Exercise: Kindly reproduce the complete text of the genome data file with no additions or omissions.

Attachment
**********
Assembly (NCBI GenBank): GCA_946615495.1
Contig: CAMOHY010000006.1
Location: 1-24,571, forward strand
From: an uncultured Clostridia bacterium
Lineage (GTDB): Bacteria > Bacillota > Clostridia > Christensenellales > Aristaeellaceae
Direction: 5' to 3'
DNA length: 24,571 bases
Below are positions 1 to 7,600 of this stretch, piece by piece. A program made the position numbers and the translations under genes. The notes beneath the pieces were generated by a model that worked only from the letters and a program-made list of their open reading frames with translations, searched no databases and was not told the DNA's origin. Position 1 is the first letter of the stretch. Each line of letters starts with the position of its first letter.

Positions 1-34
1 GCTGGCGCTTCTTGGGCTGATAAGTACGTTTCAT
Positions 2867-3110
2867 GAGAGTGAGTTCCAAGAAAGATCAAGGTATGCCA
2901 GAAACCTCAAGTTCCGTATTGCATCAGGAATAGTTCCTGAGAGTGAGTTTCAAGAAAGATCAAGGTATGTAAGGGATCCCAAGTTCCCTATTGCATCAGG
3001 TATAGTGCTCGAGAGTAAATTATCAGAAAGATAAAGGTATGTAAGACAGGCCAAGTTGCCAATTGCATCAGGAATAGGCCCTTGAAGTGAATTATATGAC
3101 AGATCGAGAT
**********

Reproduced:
Assembly (NCBI GenBank): GCA_946615495.1
Contig: CAMOHY010000006.1
Location: 1-24,571, forward strand
From: an uncultured Clostridia bacterium
Lineage (GTDB): Bacteria > Bacillota > Clostridia > Christensenellales > Aristaeellaceae
Direction: 5' to 3'
DNA length: 24,571 bases
Below are positions 1 to 7,600 of this stretch, piece by piece. A program made the position numbers and the translations under genes. The notes beneath the pieces were generated by a model that worked only from the letters and a program-made list of their open reading frames with translations, searched no databases and was not told the DNA's origin. Position 1 is the first letter of the stretch. Each line of letters starts with the position of its first letter.

Positions 1-34
1 GCTGGCGCTTCTTGGGCTGATAAGTACGTTTCAT
Positions 2867-3110
2867 GAGAGTGAGTTCCAAGAAAGATCAAGGTATGCCA
2901 GAAACCTCAAGTTCCGTATTGCATCAGGAATAGTTCCTGAGAGTGAGTTTCAAGAAAGATCAAGGTATGTAAGGGATCCCAAGTTCCCTATTGCATCAGG
3001 TATAGTGCTCGAGAGTAAATTATCAGAAAGATAAAGGTATGTAAGACAGGCCAAGTTGCCAATTGCATCAGGAATAGGCCCTTGAAGTGAATTATATGAC
3101 AGATCGAGAT